Wednesday, August 14, 2013

Not Chicken Soup and Matzofu Balls for Vegan Holiday Dinners (Plus the soup is a great basic veggie broth)

The Jewish High Holidays are a few weeks away, but I’m already thinking of my menu. Since I mostly eat vegan and always have vegetarian or vegan guests, I plan to have some dishes free from animal products for them to enjoy. Usually that means I look to the vegetable-friendly cuisines of the Sephardic and Middle Eastern traditions, but this year I have a hankering to serve some dishes from my own Eastern European heritage.
The Not Chicken Soup works well as a chicken soup alternative or as a vegetable stock to use in other recipes. Serve it on its own or with my Matzofu Balls, an eggless version of the classic Ashkenazi knaidlach (matzah ball). Made from matzah meal and silken tofu, these dumplings have the look and texture of the classic matzah ball. They taste best when served warm. I like to vary the recipe by adding 1/4 cup of fresh minced flat leaf parsley when I add the matzah meal for beautiful green-flecked dumplings.

Not Chicken Soup (aka Vegetable Broth)
Makes about 9 cups of broth

1 medium large onion, unpeeled
3-4 whole cloves garlic, peeled
2 medium carrots, unpeeled
1 large parsnip, unpeeled
1 large russet baking potato, unpeeled
1 large turnip, unpeeled
8 small white or brown mushrooms
2 medium to large stalks of celery, with leaves
2 medium tomatoes, halved
1 bunch fresh parsley
About 10-12 cups water
1/2 plus 1/2 tsp. salt
1/4 plus 1/4 tsp. ground black pepper
1/4 tsp. turmeric
2-4 cups diced warm steamed vegetables, optional
Finely chopped dill, optional

Remove outer layer of onion peel if dirty, trim roots and rinse unpeeled onion, cut in quarters and put in a large soup or stock pot. Add garlic cloves. Trim, scrub and rinse carrots, parsnip, potato and turnip. Cut into 1” pieces and add to pot. Wipe down mushrooms, trim off end of stem, cut in half and add to pot. Cut celery into 1” pieces and add to pot with tomatoes and parsley. Add water just to cover (use a little less rather than a little more). Add 1/2 tsp. salt, 1/4 tsp. turmeric, stir and bring to a low boil. Cover, reduce heat and simmer until vegetables are very soft and the broth is full tasting (30-45 minutes). If the broth is too strong add water. If broth is too weak, remove cover, return to low boil and let cook until the broth is reduced to desired strength. Strain soup, pressing down on vegetables to extract liquid. Discard solids. Return broth to pot and return to a simmer. Add remaining salt and pepper or to taste.  If desired, serve by adding steamed vegetables to soup bowl, ladling in soup and sprinkling with dill.
Matzofu Balls
Makes 16
1-12 oz. box of soft silken tofu (shelf-stable aseptic package)
2 Tbs. vegetable oil 1/2 tsp. salt
1/4 tsp. turmeric
1/4 tsp. ground black pepper
1/8 tsp. cayenne (ground red pepper)
1 cup matzah meal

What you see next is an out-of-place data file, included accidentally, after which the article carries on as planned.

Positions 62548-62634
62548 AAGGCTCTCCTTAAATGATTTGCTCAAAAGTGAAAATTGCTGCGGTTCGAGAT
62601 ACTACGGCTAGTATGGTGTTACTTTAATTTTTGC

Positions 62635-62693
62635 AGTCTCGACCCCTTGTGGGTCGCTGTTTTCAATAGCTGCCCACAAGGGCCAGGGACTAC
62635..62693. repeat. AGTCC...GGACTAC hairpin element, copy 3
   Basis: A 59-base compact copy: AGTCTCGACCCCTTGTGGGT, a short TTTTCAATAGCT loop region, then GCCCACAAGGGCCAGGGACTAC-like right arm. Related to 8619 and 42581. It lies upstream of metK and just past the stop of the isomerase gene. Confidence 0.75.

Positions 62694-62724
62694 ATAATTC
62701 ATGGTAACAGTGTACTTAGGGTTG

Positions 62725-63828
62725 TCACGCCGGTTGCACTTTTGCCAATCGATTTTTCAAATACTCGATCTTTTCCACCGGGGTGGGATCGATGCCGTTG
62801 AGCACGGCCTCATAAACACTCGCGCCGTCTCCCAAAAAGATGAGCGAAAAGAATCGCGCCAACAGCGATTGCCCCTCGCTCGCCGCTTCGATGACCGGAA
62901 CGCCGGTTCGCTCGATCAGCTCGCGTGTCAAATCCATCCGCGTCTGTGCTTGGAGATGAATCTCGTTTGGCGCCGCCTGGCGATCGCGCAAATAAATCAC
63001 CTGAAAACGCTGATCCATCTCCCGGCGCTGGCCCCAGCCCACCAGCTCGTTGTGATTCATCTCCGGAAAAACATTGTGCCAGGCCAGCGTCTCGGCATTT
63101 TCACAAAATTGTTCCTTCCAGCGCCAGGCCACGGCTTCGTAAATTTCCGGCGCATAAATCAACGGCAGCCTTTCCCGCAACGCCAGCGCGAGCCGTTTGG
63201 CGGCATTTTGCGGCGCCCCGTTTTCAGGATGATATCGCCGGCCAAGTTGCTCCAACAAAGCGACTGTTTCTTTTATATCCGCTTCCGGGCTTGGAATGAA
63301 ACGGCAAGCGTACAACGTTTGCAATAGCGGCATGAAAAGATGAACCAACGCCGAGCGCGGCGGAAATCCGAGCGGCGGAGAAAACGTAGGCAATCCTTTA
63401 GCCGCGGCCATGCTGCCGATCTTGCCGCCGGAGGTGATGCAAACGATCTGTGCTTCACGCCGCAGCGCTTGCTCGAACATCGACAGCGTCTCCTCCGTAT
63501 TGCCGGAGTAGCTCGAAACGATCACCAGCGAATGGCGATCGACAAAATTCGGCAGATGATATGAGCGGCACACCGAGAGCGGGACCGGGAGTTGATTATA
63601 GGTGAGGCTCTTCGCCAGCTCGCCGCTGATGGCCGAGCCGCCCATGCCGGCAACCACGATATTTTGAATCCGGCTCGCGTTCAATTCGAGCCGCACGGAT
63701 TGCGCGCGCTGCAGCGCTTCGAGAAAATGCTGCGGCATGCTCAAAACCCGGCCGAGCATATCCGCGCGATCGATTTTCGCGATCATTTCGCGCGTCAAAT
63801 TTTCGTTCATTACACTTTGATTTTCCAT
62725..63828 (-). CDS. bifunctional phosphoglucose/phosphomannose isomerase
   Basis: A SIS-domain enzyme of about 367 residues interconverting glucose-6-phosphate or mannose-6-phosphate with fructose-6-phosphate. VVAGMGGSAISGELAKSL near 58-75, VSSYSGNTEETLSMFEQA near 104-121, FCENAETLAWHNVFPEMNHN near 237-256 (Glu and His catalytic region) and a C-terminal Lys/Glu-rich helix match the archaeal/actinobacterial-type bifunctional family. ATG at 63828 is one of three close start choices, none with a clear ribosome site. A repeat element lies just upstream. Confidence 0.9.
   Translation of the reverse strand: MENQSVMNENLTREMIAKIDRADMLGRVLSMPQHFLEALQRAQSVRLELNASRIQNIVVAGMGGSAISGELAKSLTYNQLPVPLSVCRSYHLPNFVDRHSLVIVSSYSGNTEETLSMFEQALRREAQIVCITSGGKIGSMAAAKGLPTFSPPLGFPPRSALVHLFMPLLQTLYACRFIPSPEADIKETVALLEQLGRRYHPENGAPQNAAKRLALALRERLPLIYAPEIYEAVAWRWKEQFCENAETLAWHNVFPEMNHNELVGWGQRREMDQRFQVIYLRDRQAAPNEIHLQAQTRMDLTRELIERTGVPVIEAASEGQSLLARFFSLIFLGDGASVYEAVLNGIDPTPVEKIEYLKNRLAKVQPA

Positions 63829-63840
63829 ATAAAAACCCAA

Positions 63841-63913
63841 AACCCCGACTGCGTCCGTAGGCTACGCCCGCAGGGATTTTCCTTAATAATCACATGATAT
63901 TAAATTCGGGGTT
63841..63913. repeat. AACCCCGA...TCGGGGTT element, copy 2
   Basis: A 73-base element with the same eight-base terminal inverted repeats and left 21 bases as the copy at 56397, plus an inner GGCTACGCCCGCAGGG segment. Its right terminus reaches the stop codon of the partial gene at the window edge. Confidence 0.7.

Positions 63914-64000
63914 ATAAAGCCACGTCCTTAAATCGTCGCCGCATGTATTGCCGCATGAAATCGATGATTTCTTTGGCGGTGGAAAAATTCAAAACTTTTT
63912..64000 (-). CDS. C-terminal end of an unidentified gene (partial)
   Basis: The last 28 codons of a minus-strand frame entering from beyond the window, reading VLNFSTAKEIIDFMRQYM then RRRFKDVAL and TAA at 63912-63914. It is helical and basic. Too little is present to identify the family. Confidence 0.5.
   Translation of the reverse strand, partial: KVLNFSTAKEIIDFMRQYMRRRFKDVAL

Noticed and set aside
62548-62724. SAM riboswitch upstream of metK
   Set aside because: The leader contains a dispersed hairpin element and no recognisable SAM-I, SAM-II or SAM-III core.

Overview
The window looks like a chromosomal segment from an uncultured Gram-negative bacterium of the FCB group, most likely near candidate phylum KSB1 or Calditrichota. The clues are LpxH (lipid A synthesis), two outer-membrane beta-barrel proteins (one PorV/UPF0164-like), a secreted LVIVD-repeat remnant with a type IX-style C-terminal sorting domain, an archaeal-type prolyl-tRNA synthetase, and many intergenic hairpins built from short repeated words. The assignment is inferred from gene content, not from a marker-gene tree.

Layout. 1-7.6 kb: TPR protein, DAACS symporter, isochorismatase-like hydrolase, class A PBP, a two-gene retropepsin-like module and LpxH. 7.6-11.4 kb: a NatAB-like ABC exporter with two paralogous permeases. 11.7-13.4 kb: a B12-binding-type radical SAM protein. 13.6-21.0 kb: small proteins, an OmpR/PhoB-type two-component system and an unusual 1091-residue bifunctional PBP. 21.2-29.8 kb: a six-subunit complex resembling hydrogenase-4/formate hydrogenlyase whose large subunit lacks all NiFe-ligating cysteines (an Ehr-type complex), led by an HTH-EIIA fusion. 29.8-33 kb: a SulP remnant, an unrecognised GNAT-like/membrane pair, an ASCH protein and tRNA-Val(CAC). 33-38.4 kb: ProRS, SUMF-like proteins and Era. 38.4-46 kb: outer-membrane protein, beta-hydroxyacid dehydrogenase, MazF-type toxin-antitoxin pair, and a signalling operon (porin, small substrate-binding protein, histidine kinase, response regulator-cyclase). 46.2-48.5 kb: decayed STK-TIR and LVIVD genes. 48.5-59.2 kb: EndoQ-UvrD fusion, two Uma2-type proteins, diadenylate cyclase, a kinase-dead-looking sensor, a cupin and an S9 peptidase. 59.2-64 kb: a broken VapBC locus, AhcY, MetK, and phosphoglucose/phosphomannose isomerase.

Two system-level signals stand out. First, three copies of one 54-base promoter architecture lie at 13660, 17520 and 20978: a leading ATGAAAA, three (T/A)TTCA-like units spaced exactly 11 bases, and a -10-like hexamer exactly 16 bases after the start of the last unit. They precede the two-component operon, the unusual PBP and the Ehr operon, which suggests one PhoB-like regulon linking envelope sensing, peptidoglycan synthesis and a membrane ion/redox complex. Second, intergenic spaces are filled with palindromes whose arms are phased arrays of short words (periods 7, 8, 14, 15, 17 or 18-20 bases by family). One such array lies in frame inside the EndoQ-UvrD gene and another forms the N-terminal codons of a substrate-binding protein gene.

1/2 cup unflavored seltzer
Whip or beat tofu until smooth in large bowl. Mix in oil, salt, turmeric, pepper , cayenne and matzah meal. Stir well. Add seltzer. Stir gently until just combined. Cover and refrigerate for 30 minutes. Put a large pot of water on the stove. Cover and heat to boil. Form batter into 1” balls. Add to pot once water boils. When water returns to a low boil, cover  and simmer until the dumplings are cooked  and fluffy, about 20-25 minutes (cut one open, there should be no raw or hard spots). Turn off heat. Hold in covered pot for up to an hour. Drain. Serve warm in hot soup. If needed, reheat in simmering water or broth.
Chicken graphic courtesy Microsoft Office Clip Art. Adapted by me.  A version of this article first appeared in j. Weekly.

Saturday, August 10, 2013

All Mixed Up -- a Crazy North African Dish for Breakfast, Lunch or Dinner

This vegan shashuka (means crazy, all mixed up with lots of other spellings including shashooka) is traditionally a spicy tomato based stew from North Africa that has been adapted and adopted all across Israel.  Usually eggs are poached in the sauce (which can range from mild to fiery), but I put  cubes of medium firm tofu in the stew and heated them through just before serving.  Serve with crusty bread or pita. It will also work well on top of pasta, rice or grains.
I didn't take notes but my basic technique was to brown 1/2 onion and 4-5 cloves of minced garlic in oil (I used peanut), add a tsp. or more of cumin, salt and pepper and sauté a bit.  Then I added 5-6 roughly chopped tomatoes and large red pepper chopped and sautéed until peppers began to soften, adding a bit of water as needed.  Add small can of tomato sauce (8 oz.) OR a few heaping Tbs. tomato sauce and a cup or so of hot water, adding more water as needed to keep dish a bit on the saucy side (I used the tomato paste option in this version).  Add a heaping Tbs. or to taste -- Yemenite hot relish (z'hug) or harissa or chile garlic paste.  Mix well. Sauté until simmering.  Add a few handfuls of chopped kale or other greens.  Once they begun to wilt, add 1 lb. rinsed and drained (but not pressed) tofu cubes. (I cut the tofu cake in half horizontally then cut the 2 halves into cubes. Too large the cubes are hard to eat, too small and they will disintegrate into the sauce.  I think I cut each half into about 12 cubes) 
This is often thought of as a breakfast food, but I like it as a light meal anytime.  It is very versatile and other or additional vegetables can easily be added.